We will for a moment refer to one of trusty in that which is great. Conthe favourite comparisons of writers sequently a bad reputation in private in the newspapers during the distress life is no bar to public advancement. of the nation, at the shameful mis- Complain that a statesman's moral use of its resources in 1854 and 1855. standard is low, or his life disreputIt was complained constantly, that able, and you will be laughed at for private speculators or companies can your objection. Yet, when the coralways obtain servants to carry out rupt tree brings forth corrupt fruit, their designs with skill and credit, the public thinks itself at liberty to while the public, with all appliances complain of its ill-fortune. Is the and means to boot a well-filled complaint just, О reader ? Would treasury, a crowd of competitors for you, in your small principality, set employment, and minor assistants over your larder or your wine cellar ad libitum-has continual reason to one of whose sobriety and honesty lament over the mismanagement of you are not well assured? Would its affairs. The merchant and the your grocer, think you, leave the key large contractor were cited perpetu- of the till with his idle apprentice ? ally as affording examples of the faci- A first-rate charioteer who drinks, lity with which great undertakings an incomparable valet who robbed can systematically and smoothly be his last employer, what chance have carried onward to successful results, they of getting places ? The truth so unlike the frequent abortions of is but too clear-we are fatally inGovernment enterprise. We would different to our greatest public inhere venture to hint that the analogy terests. While the consequences of between the public and the specula- our indifference are apparent, while tor is incomplete. Certes, duties we are actually suffering loss or dismight be performed for the nation grace, or smarting under failure, we with the same ability, integrity, and call heaven and earth to witness the success as for the merchant. But roguery and incapacity of our serdoes the public take the same pre- vants; but the grievance once past, cautions as he ? Observe his first we relapse into our torpor, till roused step in arranging his establishment. by a succeeding calamity. Now, as He selects with the utmost caution we before hinted, it is not while there those who are to be his clerks or his is urgent call for action in a departforemen. He promotes to those ment that it ought to be reformed. places none but such as have been The intervals of repose are the proproved under his own observation in per occasions for calmly and patiently minor offices—or as have come recom- searching defects, and applying remedies. For placing our depart- country has never insisted on having ments on a proper footing, now, and them. Far from resisting the will of not the heat of the war, is the right the nation, when expressed in that time.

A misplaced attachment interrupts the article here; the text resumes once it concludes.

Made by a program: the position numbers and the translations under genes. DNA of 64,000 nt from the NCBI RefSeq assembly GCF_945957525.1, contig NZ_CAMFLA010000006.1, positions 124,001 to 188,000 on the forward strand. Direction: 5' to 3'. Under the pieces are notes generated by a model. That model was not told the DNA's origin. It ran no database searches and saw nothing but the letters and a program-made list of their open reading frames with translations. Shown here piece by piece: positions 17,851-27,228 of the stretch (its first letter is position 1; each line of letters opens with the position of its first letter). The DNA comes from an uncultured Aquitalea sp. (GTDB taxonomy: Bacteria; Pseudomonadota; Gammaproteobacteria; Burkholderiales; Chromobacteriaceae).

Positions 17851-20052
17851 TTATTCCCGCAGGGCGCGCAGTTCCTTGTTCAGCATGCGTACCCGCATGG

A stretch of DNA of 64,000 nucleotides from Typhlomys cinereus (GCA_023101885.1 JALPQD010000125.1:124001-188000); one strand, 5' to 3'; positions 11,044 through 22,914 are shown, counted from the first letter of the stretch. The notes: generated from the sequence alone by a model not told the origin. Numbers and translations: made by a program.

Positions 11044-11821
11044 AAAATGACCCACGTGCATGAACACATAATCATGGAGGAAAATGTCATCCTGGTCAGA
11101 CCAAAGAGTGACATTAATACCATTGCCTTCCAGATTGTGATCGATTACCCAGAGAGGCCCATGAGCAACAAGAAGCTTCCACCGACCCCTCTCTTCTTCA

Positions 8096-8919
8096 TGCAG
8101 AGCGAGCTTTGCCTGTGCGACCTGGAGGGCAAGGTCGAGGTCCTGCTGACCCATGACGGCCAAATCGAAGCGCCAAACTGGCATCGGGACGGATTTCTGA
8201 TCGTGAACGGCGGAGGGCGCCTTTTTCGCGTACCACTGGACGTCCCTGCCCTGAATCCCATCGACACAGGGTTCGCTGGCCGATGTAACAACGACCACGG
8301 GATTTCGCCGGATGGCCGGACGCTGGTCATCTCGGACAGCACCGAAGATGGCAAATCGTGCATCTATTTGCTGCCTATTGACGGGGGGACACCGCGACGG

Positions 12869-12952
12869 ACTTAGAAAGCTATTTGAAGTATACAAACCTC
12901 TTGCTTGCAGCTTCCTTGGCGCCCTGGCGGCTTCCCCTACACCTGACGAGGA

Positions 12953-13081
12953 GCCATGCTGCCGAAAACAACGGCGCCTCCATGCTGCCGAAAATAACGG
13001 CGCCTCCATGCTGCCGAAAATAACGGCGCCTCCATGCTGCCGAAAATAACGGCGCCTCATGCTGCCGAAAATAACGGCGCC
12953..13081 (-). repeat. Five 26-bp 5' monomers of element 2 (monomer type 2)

unmistakable tone which shows it Let it not be said, as opposed to to be in earnest, our statesmen have these suggestions, that statesman- shown themselves, to a faulty extent, ship, like every other craft, requires supple and Protean. They mould a training, and that the departments themselves and their opinions to any of the State must be headed by men forms which the popular fancy for who have learned the arts of govern- the moment prescribes